Bacon’s Character May Be a Crossover from ‘She’s Having a Baby’
Although shot at the same time, Planes, trains and automobiles was released three months ago She is having a babyon Thanksgiving Day 1987. However, when Bacon’s film, the story of two newlyweds facing the challenges of their first year of marriage, was released in February 1988, some viewers believed that Bacon’s Taxi Racer character was actually Bacon’s character Jake Briggs from. She is having a baby. In that film, Briggs is an up-and-coming advertising writer who travels by train to Chicago each day, a newspaper tucked under his arm. In planes, trains and automobiles, Bacon’s taxi is a traveler trying to get from point A to point B, carrying a newspaper. Taxi Racer even wears the same clothes as Jake Briggs. It can be guessed that the character is Briggs on a business trip to the big city, and like Martin’s Neal Page, is determined to return to Chicago to celebrate the holidays with his new bride Kristy (Elizabeth McGovern). It is certainly not out of the question that director Hughes will find a way to overlap the two films in this way. Hughes really Yes Put the two films together in one scene Planes, trains and automobiles, but the audience needs to be particularly skilled and have exceptionally good listening to catch it. In one episode, Neal’s wife Susan (Laila Robins) alone in bed, watching TV, while she waits for her husband to come home. Although not shown on screen, the TV couple can be heard arguing. each other Susan is watching the scene from She is having a babyIn the character of Bacon and McGovern have a fight with the guests of their night.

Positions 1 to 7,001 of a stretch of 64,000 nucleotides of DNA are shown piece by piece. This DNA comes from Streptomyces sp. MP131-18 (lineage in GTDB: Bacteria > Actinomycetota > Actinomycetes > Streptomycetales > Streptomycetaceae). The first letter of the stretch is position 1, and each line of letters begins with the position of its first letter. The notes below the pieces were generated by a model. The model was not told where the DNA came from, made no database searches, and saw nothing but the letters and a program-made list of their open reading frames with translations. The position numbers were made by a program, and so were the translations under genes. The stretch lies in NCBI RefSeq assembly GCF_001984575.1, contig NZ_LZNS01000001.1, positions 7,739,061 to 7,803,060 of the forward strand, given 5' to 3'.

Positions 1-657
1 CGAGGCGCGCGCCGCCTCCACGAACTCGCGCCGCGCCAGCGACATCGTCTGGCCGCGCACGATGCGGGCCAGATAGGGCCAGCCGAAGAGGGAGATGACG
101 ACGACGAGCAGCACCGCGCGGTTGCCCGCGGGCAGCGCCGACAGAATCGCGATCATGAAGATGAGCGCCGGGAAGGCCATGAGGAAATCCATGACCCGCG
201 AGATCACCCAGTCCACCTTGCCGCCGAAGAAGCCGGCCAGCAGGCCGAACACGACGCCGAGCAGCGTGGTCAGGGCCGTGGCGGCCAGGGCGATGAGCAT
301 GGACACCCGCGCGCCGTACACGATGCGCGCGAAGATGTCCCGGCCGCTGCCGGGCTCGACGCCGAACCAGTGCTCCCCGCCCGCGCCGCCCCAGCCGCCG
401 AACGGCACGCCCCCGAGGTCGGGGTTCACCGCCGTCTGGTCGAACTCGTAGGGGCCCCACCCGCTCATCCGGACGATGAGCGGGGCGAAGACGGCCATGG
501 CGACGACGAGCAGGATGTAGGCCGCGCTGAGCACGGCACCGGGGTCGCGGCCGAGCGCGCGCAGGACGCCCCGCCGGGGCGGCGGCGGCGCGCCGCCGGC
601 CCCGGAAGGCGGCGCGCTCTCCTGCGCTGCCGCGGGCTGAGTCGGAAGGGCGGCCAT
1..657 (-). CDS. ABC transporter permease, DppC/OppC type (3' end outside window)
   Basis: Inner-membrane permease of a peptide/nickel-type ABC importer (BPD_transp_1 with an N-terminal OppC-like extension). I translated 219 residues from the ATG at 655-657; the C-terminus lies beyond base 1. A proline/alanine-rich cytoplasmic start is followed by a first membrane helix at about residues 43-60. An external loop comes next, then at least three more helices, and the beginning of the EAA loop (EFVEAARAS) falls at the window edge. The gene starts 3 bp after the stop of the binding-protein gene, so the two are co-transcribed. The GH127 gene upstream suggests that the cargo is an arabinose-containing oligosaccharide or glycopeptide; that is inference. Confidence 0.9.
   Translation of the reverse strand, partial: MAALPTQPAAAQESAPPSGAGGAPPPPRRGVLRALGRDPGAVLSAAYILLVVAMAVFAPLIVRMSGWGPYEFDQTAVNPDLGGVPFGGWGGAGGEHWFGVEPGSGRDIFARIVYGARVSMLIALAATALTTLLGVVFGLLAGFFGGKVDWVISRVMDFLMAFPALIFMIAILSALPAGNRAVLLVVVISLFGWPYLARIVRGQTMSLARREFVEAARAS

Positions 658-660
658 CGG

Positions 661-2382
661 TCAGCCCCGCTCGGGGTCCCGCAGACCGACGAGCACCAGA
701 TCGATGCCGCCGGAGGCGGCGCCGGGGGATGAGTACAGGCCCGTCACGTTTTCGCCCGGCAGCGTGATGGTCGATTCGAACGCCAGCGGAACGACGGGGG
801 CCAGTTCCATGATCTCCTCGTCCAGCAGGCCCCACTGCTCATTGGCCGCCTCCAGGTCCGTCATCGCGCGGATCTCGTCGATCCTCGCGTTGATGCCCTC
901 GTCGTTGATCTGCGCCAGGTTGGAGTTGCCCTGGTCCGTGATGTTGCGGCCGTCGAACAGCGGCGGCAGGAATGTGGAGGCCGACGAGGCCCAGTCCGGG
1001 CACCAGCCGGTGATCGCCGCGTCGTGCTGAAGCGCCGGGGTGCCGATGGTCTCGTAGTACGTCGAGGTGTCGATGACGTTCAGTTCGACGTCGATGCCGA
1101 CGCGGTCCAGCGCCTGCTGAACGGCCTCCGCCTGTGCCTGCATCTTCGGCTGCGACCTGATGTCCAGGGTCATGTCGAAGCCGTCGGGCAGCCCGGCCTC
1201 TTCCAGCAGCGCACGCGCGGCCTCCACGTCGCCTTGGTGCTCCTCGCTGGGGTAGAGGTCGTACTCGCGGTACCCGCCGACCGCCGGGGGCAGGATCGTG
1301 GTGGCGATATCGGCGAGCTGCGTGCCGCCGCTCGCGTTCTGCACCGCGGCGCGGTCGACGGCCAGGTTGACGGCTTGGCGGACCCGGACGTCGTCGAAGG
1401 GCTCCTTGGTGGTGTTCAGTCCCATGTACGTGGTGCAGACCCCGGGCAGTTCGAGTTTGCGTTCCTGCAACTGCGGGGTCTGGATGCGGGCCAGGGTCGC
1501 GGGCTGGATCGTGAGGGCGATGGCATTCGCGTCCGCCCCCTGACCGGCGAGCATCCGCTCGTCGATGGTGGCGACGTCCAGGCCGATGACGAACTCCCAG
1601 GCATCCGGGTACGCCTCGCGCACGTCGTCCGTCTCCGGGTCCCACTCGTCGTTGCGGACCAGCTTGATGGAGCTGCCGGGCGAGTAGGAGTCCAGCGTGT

Hughes used many tie-ins with his other films
And the tie-ins don’t end there. During the closing of the credit She is having a babyJohn Candy appeared briefly as his character Chet Ripley from The great outdoors, a 1988 comedy written by Hughes, rattling off possible names for the newborn Jake and Kristy. Candy’s is one of dozens of celebrity appearances during the film’s final minutes, some of which are from previous Hughes films, including Matthew Broderick And Cindy Pickett (Ferris Bueller party), Ally Sheedy And Paul Gleason (Breakfast Club), and Edie McClurgFamous for her expletive-laden car rental scene with Martin in Planes, trains and automobiles. After Hughes’ untimely death in 2009 at the age of 59, people who worked with him often spoke of how Hughes considered the cast and crew of his films to be part of his family. That Hughes often used the same actors in several films shows that he is a true director of actors, and the fact that Bacon, a bankable actor, will be content to create a shadow of Hughes, is. Witness the joy that actors feel to be part of the award-winning director’s showbiz family.